The supervolcano lurking under Yellowstone National Park may not have resulted from a rising plume of hot rock from the planet’s depths as previously suggested.
New simulations of North America’s underside reveal that the mantle plume blamed for powering the Yellowstone supervolcano is in fact cut off from the surface by the remnants of a lost tectonic plate. That plate keeps a lid on the plume and has prevented its heat from playing a significant role in the region’s long history of massive eruptions, geoscientists report in a paper to be published in Geophysical Research Letters.
That means scientists need a new explanation for Yellowstone’s origins, says study author Lijun Liu, a geodynamicist at the University of Illinois at Urbana-Champaign. “For Yellowstone, the plume is not a big deal at all,” he says.
Simulations of Yellowstone’s underbelly suggest that the relatively cold remnants of an ancient tectonic plate (blue) block the heat from a rising mantle plume (red) from reaching the surface. A break in the sunken plate around 15 million years ago allowed some hot rock to reach the surface and power an eruption, but now the plate largely blocks the plume’s heat.
Over the last 16.5 million years, the hot spot under Yellowstone has fueled a string of supervolcanic eruptions. The most recent eruption around 640,000 years ago spewed enough debris to fill Lake Erie two times (SN: 10/4/14, p. 32). But long before that — around 200 million years ago — the converging Pacific and North American plates began forcing a slab of ocean crust called the Farallon Plate underground. Previous explanations of Yellowstone’s origins ignored this sunken plate, Liu says.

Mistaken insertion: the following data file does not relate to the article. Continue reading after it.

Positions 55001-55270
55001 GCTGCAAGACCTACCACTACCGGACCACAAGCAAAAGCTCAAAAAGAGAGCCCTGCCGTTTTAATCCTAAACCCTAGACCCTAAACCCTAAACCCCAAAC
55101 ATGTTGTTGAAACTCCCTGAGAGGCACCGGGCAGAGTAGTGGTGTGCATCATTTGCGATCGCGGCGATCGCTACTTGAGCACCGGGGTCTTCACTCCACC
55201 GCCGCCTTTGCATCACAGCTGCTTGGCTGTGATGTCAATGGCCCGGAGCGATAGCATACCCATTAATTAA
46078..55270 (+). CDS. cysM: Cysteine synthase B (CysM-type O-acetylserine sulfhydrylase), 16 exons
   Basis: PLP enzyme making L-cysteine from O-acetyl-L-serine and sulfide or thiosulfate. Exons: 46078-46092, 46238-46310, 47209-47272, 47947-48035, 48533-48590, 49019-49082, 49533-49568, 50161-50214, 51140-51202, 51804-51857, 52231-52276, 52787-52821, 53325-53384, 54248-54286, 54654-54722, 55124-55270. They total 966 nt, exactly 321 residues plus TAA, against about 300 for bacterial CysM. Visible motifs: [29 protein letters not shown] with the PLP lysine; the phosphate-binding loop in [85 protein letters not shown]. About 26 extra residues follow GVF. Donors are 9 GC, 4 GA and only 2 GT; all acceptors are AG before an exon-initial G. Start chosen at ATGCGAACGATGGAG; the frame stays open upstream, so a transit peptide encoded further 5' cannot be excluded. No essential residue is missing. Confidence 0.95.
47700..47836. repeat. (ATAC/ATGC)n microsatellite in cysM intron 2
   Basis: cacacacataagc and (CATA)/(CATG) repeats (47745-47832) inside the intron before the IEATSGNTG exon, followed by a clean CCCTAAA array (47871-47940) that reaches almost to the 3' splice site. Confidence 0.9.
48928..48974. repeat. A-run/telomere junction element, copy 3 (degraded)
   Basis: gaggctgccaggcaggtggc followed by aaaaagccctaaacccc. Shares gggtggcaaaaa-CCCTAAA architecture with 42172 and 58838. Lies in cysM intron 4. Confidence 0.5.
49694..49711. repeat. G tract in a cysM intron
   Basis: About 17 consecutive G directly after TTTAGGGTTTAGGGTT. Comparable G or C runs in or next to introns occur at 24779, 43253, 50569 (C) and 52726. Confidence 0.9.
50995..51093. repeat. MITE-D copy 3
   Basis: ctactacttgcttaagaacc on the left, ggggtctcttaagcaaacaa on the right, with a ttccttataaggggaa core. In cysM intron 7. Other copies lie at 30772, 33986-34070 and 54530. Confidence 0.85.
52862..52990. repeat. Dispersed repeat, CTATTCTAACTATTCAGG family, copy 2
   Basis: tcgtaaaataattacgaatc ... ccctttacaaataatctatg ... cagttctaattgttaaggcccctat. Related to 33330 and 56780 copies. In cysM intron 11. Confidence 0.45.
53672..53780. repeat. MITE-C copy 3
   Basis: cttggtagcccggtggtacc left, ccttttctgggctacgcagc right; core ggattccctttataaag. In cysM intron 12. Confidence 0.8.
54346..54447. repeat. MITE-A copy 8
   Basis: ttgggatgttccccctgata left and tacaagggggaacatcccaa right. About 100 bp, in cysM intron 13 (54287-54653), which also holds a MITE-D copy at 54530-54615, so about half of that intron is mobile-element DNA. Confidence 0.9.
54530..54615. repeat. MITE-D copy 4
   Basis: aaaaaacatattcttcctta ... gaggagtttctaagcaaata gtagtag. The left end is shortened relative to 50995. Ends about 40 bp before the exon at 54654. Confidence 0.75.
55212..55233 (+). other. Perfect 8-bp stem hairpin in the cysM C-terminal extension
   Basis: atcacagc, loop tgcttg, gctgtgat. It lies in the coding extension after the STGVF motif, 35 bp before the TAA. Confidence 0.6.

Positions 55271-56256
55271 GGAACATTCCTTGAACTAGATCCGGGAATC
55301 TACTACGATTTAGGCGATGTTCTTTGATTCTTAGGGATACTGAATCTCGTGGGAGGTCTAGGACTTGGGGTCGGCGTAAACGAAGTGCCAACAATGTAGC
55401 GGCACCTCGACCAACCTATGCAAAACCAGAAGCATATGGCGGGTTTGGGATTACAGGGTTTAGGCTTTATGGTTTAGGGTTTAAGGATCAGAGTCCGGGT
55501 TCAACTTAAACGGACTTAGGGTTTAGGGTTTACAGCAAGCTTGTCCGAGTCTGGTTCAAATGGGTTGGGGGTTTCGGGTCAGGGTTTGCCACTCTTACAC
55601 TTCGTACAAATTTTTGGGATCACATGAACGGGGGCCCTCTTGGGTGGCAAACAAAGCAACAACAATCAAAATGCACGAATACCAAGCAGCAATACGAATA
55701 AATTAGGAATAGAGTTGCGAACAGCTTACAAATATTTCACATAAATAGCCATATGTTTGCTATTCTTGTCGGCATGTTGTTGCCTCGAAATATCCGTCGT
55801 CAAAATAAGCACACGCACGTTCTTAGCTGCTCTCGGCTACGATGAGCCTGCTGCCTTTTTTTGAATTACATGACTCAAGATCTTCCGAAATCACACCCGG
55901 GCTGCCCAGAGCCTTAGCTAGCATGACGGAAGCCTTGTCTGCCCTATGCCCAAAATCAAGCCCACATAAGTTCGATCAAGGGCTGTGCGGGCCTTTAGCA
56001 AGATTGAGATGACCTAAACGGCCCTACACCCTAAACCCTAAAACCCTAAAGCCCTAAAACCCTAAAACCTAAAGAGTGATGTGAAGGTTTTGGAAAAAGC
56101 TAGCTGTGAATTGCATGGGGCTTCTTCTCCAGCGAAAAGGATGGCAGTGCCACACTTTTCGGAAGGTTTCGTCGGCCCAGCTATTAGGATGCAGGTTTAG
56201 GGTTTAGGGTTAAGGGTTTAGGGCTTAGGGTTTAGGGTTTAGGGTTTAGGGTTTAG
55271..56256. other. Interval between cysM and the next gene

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Simulating both the plume and the Farallon Plate together, Liu and geophysicist Tiffany Leonard retraced North America’s underground history. The work showed that some hot rock squirted through a crack in the plate around 15 million years ago, fueling a volcanic eruption. After that event, though, the relatively cool plate largely barred the plume’s heat from rising above a depth of about 300 kilometers and fueling any of the future eruptions.
The result demonstrates that the ancient tectonic slab is the dominant player beneath North America, says Eugene Humphreys, a geophysicist at the University of Oregon in Eugene who was not involved with the work. “The plume is really at the whim of the slab,” Humphreys says.
An alternative origin story for Yellowstone could come from geologic forces closer to the surface such as the churning of rocky layers, Liu says, though more work is needed.